Is there an ethics involved in simply seeing places non-materially? I think so. I have an archaeologist friend who works with (and sometimes, unfortunately, against) the U.S. Forestry Service preserving ancient Native American burial sites from the likes of PG&E and the Nestle Company. If the goal is preservation of historic places, then there's certainly an ethical component to that.
    I think the use of a known religious symbol in each of the photos (which is only a small subset of the photos I imagine you are using as part of this series) in some ways may actually usurp the sense of place in the bigger picture scheme of things. The photos taken together get me thinking more about religion's stamps on the world. Isolated from context or a series, these two photos get me thinking more about the material and non-material aspects of these symbols and our relationships to them than they get me thinking of place per se. But I sense seeing more of your project/presentation would put place itself more in mind. I remember, for instance, your dilapidated barn photo where the gentleman looking at it is seen from behind. Once you start adding photos like that, I think the sense of place in these two photos would reach out.
    Michael, thanks so much for your supportive words.
  20. Arthur, I'm watching a great movie from 1947, Out of the Past, directed by Jacques Tourneur. There's a very pastoral scene, in the midst of this classic film noir, where Robert Mitchum is romancing Jane Greer while fishing in a river below beautiful mountains. She says to him, "You've been to a lot of places, haven't you?" He responds, "One too many." She askes, "Which did you like the best?" He answers, "This one, right here." She coyly says, "I'll bet you say that to all the places."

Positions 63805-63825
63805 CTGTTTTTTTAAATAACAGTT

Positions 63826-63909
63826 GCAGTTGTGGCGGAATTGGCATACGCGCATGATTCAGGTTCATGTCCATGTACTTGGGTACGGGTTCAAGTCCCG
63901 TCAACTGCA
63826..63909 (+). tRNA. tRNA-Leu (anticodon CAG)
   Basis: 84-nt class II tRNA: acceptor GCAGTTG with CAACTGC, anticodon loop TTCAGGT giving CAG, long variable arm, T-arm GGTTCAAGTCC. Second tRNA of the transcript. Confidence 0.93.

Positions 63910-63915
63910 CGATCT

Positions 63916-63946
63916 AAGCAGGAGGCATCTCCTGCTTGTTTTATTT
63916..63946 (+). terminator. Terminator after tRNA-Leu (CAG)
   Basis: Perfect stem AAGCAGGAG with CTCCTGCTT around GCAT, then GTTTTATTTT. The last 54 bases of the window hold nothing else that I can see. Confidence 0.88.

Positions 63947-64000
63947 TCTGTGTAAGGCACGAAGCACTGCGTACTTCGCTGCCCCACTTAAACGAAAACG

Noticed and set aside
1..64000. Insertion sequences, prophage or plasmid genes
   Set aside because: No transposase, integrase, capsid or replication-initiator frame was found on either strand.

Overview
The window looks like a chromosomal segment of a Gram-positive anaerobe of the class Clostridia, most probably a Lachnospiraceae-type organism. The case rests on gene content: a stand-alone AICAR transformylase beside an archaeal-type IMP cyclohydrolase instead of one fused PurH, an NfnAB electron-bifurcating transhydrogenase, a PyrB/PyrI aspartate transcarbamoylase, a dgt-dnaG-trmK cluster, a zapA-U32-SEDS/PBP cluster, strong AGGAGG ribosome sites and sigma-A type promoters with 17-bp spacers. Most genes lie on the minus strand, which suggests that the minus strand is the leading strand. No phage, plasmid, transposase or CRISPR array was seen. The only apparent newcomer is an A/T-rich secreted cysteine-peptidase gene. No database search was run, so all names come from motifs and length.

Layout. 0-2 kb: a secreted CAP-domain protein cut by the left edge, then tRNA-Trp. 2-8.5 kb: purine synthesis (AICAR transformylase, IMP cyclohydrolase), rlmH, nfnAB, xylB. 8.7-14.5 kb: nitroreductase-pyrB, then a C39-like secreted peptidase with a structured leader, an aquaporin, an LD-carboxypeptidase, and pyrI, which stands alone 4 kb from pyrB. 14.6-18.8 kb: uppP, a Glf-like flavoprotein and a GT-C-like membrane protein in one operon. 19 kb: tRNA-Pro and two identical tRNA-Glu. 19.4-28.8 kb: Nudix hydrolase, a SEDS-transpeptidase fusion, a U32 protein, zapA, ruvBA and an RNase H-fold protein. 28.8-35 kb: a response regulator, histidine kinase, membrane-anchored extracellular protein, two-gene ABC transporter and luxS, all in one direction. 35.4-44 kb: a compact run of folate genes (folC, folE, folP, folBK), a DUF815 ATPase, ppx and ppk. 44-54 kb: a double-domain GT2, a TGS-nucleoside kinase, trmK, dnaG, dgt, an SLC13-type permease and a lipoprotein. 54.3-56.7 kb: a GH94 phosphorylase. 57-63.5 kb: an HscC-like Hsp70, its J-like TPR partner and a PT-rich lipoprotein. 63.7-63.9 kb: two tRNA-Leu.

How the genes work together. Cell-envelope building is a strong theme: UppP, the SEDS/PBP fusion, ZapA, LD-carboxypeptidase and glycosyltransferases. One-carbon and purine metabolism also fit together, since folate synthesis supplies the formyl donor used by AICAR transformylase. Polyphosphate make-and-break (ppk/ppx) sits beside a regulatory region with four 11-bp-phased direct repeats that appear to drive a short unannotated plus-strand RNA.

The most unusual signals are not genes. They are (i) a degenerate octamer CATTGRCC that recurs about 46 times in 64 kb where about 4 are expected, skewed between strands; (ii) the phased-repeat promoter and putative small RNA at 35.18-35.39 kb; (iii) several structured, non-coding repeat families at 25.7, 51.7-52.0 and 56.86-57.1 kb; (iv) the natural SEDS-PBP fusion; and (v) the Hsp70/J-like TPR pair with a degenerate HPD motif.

21. I like the coy double entendre in Jane Greer's intelligent remark. Maybe I can find a copy of that movie although I am not subscribed to the commercial movie sites.
    Two of my series sub-themes were "Material identity" and "An architecture of character", which are material in nature but evoke (my hope, at least) sentiments of belonging to my local viewers. The "Requiem" photo (actually a woman in farm clothes looking at the downed barn) was a material, yet not material, part of the sub-theme, yet most of the images attempted to underline local values and culture and in that sense a part of the collective ethic. Like the general ethic I subscribe to, much of it today seems to be obfuscated by other considerations.
    The architecture images of the second sub-theme, mainly agricultural and rural dwellings, reflect local history and land occupation over several centuries and are I believe close to the ethic of those whose ancestors developed the area, but they probably would talk less to those "from away" (a Newfoundland expression), which is of course normal. Unfortunately, even the locals are rejecting much of their heritage and former values, which was part of the motivation for the photography.
    With the holiday season almost here for many, I may have to accept that the OP will be secondary to spiked egg nog, turkey and yorksire pudding, and dishabilitating quantities of irresistable deserts. Once digested, I hope that some will continue later to provide examples for this little photography of ethics run. It leaves a lot of questions and ideas unanswered or unresolved, for this curious mind at least.
  22. I like to think, in a vague way, my photos will lead to a kindness among my fellow brethren.
    But it is a vague thought...especially the thought of kindness. We have moments of kindness but it soon fades away.... especially if it has any impact on self.
    Self for us is most important.